Dems pick Whitmer, Escobar for Trump State of Union response

WASHINGTON — (AP) — Michigan Gov. Gretchen Whitmer will deliver the Democratic response to President Donald Trump’s State of the Union address on Feb. 4. Rep. Veronica Escobar of Texas will deliver the Spanish-language response.

House Speaker Nancy Pelosi and Senate Democratic Leader Chuck Schumer made the announcement Friday.

They praised Whitmer for her efforts to ensure clean drinking water is available in communities across Michigan, which was scarred by the 2014 water crisis in Flint. About 25,000 people have sued over the crisis, in which a change in the source of the city's water resulted in lead contamination.

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Whitmer, a former prosecutor who was sworn in as governor last year, defeated Republican state Attorney General Bill Schuette, a Trump ally. She had previously served as Democratic Leader in the Michigan state Senate and was the first woman to lead the Senate caucus.

Escobar, of El Paso, attended a protest rally in August ahead of Trump's visit to the city after a mass shooting at a Walmart killed 22 people. Police said the gunman specifically targeted Mexicans. Escobar spent two decades in local government before coming to Washington. She’s the first Latina to represent her district.

Trump has said he intends to deliver the State of the Union as scheduled despite his ongoing Senate impeachment trial.

Governor Gretchen Whitmer speaks after Michigan Attorney General Dana Nessel announced a lawsuit against 17 PFAS manufacturers at the Attorney General's office in Lansing, Mich., on Tuesday, Jan. 14, 2020. Michigan sued 3M, DuPont and other companies for financial damages from contamination caused by potentially harmful “forever" chemicals that are turning up in drinking water across a state known for industrial manufacturing. (Joel Bissell/MLive.com/Kalamazoo Gazette via AP)
Governor Gretchen Whitmer speaks after Michigan Attorney General Dana Nessel announced a lawsuit against 17 PFAS manufacturers at the Attorney General's office in Lansing, Mich., on Tuesday, Jan. 14, 2020. Michigan sued 3M, DuPont and other companies for financial damages from contamination caused by potentially harmful “forever" chemicals that are turning up in drinking water across a state known for industrial manufacturing. (Joel Bissell/MLive.com/Kalamazoo Gazette via AP) (Joel Bissell)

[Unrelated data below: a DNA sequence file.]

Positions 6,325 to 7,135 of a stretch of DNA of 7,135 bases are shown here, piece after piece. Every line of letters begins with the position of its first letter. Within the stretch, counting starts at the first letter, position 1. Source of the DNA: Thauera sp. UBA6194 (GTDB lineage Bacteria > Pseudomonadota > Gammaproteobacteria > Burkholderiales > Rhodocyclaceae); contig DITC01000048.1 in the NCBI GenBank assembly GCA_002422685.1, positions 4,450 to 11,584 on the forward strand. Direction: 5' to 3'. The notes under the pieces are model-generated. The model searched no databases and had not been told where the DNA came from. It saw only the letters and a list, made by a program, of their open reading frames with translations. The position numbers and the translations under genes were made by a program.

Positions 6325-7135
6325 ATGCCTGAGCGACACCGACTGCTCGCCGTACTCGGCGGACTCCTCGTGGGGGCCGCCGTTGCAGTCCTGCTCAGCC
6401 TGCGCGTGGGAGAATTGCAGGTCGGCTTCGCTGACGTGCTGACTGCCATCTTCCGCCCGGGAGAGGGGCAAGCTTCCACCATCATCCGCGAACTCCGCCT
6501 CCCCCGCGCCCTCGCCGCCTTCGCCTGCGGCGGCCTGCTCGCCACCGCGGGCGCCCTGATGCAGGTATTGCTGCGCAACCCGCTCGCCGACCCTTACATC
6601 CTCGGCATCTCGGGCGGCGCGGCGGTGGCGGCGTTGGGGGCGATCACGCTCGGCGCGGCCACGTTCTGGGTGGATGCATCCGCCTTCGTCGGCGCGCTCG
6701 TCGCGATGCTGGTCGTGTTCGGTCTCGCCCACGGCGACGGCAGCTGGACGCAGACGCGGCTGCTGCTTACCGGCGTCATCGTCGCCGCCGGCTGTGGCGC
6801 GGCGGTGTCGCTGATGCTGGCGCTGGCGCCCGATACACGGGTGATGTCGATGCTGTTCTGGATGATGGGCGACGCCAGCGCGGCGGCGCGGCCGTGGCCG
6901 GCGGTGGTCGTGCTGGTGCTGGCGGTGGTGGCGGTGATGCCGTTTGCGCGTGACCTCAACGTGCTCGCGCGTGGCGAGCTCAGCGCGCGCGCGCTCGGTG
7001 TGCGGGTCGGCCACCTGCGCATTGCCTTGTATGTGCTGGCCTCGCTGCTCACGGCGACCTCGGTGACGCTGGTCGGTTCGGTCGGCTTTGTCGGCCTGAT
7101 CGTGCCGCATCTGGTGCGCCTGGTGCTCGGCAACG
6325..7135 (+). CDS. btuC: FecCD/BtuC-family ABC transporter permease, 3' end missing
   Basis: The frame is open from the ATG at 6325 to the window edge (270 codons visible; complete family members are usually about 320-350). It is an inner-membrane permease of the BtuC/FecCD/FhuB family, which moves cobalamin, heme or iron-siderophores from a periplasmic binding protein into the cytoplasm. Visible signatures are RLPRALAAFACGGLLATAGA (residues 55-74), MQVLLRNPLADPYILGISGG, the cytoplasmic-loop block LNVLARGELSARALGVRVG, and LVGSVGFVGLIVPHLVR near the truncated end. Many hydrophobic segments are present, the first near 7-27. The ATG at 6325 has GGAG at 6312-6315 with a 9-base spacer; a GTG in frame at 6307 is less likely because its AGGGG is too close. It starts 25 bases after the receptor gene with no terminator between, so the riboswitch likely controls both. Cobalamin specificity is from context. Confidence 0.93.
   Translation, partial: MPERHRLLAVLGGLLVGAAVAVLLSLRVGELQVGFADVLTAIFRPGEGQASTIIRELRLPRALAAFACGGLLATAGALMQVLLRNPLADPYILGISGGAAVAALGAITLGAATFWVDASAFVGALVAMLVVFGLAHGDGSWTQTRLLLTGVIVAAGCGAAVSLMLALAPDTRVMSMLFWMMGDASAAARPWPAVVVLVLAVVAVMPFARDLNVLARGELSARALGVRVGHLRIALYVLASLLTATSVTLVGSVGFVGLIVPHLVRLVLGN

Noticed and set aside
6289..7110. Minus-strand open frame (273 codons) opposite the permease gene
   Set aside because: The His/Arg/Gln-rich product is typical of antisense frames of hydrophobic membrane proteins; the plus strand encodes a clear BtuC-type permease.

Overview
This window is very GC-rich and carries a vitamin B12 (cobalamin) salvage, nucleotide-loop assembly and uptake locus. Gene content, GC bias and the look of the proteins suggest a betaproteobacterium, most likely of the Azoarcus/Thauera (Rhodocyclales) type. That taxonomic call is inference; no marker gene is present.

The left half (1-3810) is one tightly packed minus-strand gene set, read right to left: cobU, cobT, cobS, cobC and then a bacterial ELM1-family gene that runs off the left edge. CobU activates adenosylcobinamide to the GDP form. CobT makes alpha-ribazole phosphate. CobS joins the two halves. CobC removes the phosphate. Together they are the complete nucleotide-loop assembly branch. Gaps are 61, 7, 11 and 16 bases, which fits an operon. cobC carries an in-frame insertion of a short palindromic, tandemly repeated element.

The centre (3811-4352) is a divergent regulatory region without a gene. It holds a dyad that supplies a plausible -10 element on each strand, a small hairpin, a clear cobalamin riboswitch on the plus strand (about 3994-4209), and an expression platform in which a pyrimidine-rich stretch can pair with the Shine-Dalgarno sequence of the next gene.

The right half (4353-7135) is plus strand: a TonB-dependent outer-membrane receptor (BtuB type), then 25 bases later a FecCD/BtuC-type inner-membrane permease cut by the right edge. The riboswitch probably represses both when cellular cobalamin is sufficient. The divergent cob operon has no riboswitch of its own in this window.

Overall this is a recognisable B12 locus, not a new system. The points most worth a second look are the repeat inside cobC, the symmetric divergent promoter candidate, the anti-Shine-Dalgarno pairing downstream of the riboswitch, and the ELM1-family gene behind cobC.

FILE - In this Dec. 18, 2019, file photo, Michigan Gov. Gretchen Whitmer speaks at the Capitol in Lansing, Mich. Whitmer says Facebook CEO Mark Zuckerberg should do more to curb hate speech on the platform, days after a political page was shut down over racist, misogynistic posts advocating violence against Muslims and female Democrats. Whitmer went on social media Friday, Jan. 17, 2020, to post a letter to Zuckerberg in which she referenced the posts on Facebook. The creator of the anti-Whiter group deactivated it after the Metro Times in Detroit began asking questions. The publication identified dozens of posts promoting or threatening violence against Whitmer and others. A message seeking comment was left with Facebook. (AP Photo/David Eggert, File)
FILE - In this Dec. 18, 2019, file photo, Michigan Gov. Gretchen Whitmer speaks at the Capitol in Lansing, Mich. Whitmer says Facebook CEO Mark Zuckerberg should do more to curb hate speech on the platform, days after a political page was shut down over racist, misogynistic posts advocating violence against Muslims and female Democrats. Whitmer went on social media Friday, Jan. 17, 2020, to post a letter to Zuckerberg in which she referenced the posts on Facebook. The creator of the anti-Whiter group deactivated it after the Metro Times in Detroit began asking questions. The publication identified dozens of posts promoting or threatening violence against Whitmer and others. A message seeking comment was left with Facebook. (AP Photo/David Eggert, File) (David Eggert)